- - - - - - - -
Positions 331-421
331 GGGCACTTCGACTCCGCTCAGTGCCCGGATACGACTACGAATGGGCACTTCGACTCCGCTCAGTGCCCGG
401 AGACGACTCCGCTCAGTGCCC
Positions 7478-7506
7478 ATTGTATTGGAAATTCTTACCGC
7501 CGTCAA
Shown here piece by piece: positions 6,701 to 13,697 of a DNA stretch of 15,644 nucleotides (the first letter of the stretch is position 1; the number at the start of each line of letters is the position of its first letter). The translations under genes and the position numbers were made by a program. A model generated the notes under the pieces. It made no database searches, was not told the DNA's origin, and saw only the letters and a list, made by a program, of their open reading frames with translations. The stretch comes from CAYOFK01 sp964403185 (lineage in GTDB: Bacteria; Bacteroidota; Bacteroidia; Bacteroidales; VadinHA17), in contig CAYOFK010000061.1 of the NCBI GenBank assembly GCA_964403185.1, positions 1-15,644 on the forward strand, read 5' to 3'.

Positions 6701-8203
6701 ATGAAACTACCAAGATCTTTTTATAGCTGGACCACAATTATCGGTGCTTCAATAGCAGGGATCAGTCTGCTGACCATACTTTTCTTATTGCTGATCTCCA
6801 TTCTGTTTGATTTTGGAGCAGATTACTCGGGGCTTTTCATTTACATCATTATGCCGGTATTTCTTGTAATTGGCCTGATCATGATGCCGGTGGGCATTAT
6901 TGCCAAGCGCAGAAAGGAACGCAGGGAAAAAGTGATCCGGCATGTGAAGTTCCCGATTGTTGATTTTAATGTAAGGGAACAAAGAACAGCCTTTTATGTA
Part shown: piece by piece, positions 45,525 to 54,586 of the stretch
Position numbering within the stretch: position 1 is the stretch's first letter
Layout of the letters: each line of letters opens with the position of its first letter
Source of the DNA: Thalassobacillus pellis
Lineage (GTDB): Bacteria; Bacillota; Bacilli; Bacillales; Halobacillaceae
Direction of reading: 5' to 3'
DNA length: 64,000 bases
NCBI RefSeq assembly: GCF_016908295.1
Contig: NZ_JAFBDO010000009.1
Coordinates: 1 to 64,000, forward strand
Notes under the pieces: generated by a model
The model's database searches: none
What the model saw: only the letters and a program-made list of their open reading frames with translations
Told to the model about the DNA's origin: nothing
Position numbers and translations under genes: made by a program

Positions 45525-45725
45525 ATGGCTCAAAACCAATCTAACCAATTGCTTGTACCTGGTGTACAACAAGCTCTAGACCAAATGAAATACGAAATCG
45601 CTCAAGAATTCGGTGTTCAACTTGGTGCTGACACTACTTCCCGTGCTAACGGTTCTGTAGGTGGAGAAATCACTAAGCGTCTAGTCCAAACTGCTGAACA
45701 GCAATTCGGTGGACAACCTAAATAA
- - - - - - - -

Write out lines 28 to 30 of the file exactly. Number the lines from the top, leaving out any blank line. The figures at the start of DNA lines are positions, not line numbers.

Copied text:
45525 ATGGCTCAAAACCAATCTAACCAATTGCTTGTACCTGGTGTACAACAAGCTCTAGACCAAATGAAATACGAAATCG
45601 CTCAAGAATTCGGTGTTCAACTTGGTGCTGACACTACTTCCCGTGCTAACGGTTCTGTAGGTGGAGAAATCACTAAGCGTCTAGTCCAAACTGCTGAACA
45701 GCAATTCGGTGGACAACCTAAATAA